2001 Mustang GT P0340

Davisenvy

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Jul 14, 2016
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I have a 2001 throwing code P0340. The battery light was on so I replaced the alternator with a new one form American Muscle (the $100 one). The battery light is now off, but I am still getting the P0340 about every 2 weeks. I just had the alternator tested at Autozone and they said the alternator was fine, but the battery was low. The car is displaying symptoms of a bad cam shaft position sensor with a stumbling idle, runs very rough below 2k rpm (sometimes, especially when it rains), and every so often it is hard to start unless i press the gas pedal while starting. Could this be a true sensor problem? Or could this be from a bad battery? Are the $100 alternators from American Muscle junk? Any help would be appreciated.
 
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wmburns

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Aug 14, 2009
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Anytime the term "Circuit Malfunction" is used it means there's something so wrong at a basic circuit level that the PCM is not able to perform any meaningful diagnosis.

So if your sure that the alternator and charging system is in tip top shape, then the next logical item to check is the sensor itself or the wring to/from the sensor. A through visual inspection of the wiring harness and the connectors to/from all sensors.

>>>
P0340 - Camshaft Position (CMP) Sensor Circuit Malfunction

The test fails when the PCM can no longer detect the signal from the CMP sensor.
  • CMP circuit open
  • CMP circuit short to GND
  • CMP circuit short to PWR
  • SIG RTN open (VR sensor)
  • CMP GND open (Hall effect sensor)
  • CMP misinstalled (Hall effect sensor)
  • Damaged CMP sensor shielding
  • Damaged CMP sensor
  • Damaged PCM
Harness routing, harness alterations, improper shielding, or electrical interference from other improperly functioning systems may have intermittent impact on the CMP signal.
 

Davisenvy

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Jul 14, 2016
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Thanks for your response. I am going to get a second opinion tomorrow just in case AutoZone was mistaken. It just seems like every P0340 was an alternator problem and I haven't seen any threads where the actual sensor was at fault. Didn't know how often the sensors failed. The car has 125k miles on it. Most likely I'll be picking up a new battery and sensor tomorrow.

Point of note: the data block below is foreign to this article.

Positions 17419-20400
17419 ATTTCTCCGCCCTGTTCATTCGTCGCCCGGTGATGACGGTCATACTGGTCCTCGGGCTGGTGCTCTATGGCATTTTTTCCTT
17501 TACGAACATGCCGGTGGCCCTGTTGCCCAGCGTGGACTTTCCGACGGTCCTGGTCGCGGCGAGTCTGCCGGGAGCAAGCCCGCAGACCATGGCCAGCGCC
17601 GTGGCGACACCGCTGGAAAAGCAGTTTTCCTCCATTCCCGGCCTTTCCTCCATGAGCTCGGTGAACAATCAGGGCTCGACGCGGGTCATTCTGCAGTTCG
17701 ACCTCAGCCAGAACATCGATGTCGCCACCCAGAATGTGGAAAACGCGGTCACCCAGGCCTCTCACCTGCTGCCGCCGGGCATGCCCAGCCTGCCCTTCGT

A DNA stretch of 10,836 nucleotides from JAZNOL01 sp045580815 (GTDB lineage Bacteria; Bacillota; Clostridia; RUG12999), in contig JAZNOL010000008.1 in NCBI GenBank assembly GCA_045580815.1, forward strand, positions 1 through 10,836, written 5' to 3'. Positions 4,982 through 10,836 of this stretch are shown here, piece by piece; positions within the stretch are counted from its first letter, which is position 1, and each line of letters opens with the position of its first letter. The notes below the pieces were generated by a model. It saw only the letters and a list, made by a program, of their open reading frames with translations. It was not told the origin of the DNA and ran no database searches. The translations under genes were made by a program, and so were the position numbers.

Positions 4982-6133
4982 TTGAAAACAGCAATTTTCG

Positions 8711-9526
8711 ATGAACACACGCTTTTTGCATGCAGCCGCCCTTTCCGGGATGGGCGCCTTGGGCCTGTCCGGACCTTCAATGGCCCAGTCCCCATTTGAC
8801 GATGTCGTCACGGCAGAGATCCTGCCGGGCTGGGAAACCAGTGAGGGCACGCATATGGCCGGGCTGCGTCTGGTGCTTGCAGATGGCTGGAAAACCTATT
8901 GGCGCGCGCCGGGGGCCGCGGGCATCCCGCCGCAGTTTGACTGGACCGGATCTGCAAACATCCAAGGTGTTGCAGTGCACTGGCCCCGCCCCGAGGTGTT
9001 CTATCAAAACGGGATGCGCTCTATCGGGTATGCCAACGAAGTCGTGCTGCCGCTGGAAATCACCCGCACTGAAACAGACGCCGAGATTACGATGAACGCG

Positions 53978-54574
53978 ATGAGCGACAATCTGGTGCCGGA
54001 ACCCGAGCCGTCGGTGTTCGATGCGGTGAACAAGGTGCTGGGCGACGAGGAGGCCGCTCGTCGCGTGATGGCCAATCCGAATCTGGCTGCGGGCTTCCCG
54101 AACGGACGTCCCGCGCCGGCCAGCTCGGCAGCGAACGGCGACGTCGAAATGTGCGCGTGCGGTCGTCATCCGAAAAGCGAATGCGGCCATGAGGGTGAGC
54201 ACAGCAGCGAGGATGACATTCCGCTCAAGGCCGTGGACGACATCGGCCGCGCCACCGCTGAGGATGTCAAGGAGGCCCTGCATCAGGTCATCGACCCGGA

Thanks again for your help.
 

wmburns

SN Certified Technician
Aug 14, 2009
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Houston Texas
Here's some more charging system information that may help.

Howto perform charging system voltage drop test
https://www.stangnet.com/mustang-forums/resources/howto-perform-charging-system-voltage-drop-test.56/

I also remember helping someone with a cam problem after installing a ton of upgrades on their car. The problem turned out to be there were extra metal parts on the cam that were under the same circle as the cam sensor. The cam sensor was being "fooled" by the extra screws into sending extra cam pulses.

Obviously this sort of problem isn't likely to be solved without a lab O scope (or luck combined with experience).

I'm also a big believer in Occam's Razor. This tells us to look first for the simplest answer. That is why experience has taught us to rule out an alternator problem first. The next most logical thing on the list should be to perform a through visual inspection of the wiring and connectors.

And yes the sensors can and do fail even though it's rare. One way to test is to confirm IF the sensor is magnetic. However for the home DIY mechanic under some conditions the sensor is cheap enough and easy enough to change for pure diagnostic purposes.
 

Davisenvy

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KISS, Keep It Simple Stupid. I went to the auto parts store, picked up a new battery and new cam sensor. Got home and went to find the cam sensor to replace and trace the wires for any broken parts. The latch on the sensor connector was broken and the sensor was totally unplugged. I feel like an idiot for not finding this first, but the car ran pretty good without it plugged in. Anyways now the car idles so smooth and seems smoother through the rpm's. Thanks for the help and Merry Christmas.
 

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